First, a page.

Four Legged Medical Detection Technology ID’s Cancer with 98% Accuracy

By: | April 16th, 2015

Whenever anyone in our family is feeling down or sick, mysteriously, our cat, dog or both show up to provide comfort. It’s clear humans have mental capabilities above and beyond those of animals but recent events suggest humans should give animals more credit for what they can do.

Cancer Detecting Dogs

Each year over 230,000 men in the US are diagnosed with prostate cancer leading to 27,000 deaths. And each year 22,000 women are diagnosed with ovarian cancer with 14,000 deaths.

Now a new study, presented at the 109th Annual Scientific Meeting of the American Urological Association by Italian researchers, and published in Medical News Today, suggests that dogs are capable of detecting cancer with 98% accuracy using a superior sense of smell. Humans have over 5 million olfactory cells while dogs have more than 200 million olfactory cells in their noses.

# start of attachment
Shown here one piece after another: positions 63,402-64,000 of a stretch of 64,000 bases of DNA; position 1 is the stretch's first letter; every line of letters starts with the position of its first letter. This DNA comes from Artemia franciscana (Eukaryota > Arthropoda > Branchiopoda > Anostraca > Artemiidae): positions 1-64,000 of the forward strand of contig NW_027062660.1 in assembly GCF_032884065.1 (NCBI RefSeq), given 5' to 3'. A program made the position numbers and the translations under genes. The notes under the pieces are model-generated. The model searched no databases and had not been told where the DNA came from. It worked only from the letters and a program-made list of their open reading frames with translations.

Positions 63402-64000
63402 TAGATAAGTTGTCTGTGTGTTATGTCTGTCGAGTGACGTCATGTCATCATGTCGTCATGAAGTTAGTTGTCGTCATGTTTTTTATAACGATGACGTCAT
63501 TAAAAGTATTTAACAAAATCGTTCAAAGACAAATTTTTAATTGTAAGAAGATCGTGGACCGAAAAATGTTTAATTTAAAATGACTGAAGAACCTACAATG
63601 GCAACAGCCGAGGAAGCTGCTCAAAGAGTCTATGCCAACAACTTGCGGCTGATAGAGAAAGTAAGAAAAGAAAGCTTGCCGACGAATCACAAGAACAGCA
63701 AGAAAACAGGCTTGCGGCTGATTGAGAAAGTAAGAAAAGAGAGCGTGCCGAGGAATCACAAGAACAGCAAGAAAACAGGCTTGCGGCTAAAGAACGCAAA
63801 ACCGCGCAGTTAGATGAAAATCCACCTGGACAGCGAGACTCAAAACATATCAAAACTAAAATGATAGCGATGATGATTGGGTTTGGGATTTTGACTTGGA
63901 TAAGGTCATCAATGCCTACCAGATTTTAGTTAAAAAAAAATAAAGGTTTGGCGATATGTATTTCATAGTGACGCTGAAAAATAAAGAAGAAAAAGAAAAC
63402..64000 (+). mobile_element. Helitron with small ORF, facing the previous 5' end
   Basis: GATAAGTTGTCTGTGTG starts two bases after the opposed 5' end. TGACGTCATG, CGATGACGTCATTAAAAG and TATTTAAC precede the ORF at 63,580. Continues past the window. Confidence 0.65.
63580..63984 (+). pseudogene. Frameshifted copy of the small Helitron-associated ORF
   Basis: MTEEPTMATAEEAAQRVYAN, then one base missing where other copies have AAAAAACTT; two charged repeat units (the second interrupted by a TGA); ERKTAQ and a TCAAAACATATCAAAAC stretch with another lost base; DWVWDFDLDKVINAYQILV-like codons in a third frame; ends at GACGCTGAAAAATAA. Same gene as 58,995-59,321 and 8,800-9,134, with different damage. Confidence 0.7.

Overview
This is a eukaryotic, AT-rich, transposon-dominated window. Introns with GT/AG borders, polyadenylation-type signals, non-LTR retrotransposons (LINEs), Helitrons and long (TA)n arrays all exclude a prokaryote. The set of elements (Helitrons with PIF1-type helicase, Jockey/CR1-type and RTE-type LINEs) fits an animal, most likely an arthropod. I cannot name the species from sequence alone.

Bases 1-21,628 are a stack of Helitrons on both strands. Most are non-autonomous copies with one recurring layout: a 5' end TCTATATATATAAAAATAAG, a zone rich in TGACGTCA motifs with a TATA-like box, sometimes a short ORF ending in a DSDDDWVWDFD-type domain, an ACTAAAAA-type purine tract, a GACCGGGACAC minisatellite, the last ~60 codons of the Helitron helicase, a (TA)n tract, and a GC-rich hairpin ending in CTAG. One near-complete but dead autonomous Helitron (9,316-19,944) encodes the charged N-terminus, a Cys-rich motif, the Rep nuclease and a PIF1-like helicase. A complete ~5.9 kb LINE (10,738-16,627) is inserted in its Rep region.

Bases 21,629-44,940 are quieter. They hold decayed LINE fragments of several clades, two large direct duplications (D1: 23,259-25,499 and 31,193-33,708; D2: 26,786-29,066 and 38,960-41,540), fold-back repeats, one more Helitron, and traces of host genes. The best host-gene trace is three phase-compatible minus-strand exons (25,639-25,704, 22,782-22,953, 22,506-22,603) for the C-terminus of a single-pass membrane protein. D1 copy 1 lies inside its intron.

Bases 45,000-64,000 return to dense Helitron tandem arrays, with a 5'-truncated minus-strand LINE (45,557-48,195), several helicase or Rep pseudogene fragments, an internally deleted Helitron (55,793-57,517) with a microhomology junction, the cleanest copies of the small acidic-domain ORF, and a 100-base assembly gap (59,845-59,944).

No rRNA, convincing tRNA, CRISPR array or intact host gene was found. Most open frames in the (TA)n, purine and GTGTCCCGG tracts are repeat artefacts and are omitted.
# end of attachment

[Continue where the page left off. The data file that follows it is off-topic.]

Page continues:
Researchers around the world are now studying dogs’ ability to detect a variety of cancers including prostate, ovarian, and more. Dogs are able to smell “volatile organic compounds” (VOCs) that show up in urine samples. In one study of 677 participants, 320 of whom had prostate cancer and 357 controls, dogs identified patients with cancer with 98% accuracy.

According to Dr. Brian Stork at the West Shore Urology in Michigan:

“These data show analysis of volatile organic compounds in urine is a promising approach to cancer detection.

The possibility of using dogs to identify cancer is something most would never have considered possible a decade or two ago. It’s an interesting concept that ‘man’s best friend’ could help save your life.”

Fortunately the advent of social media is beginning to clearly show animals in their true light: elephants painting pictures and dancing to New Orleans jazz, dogs doing yoga in unison with their masters and dolphins playing with human babies at dockside. It seems humans have under-appreciated the empathy and awareness of animals.

David Russell Schilling

David enjoys writing about high technology and its potential to make life better for all who inhabit planet earth.

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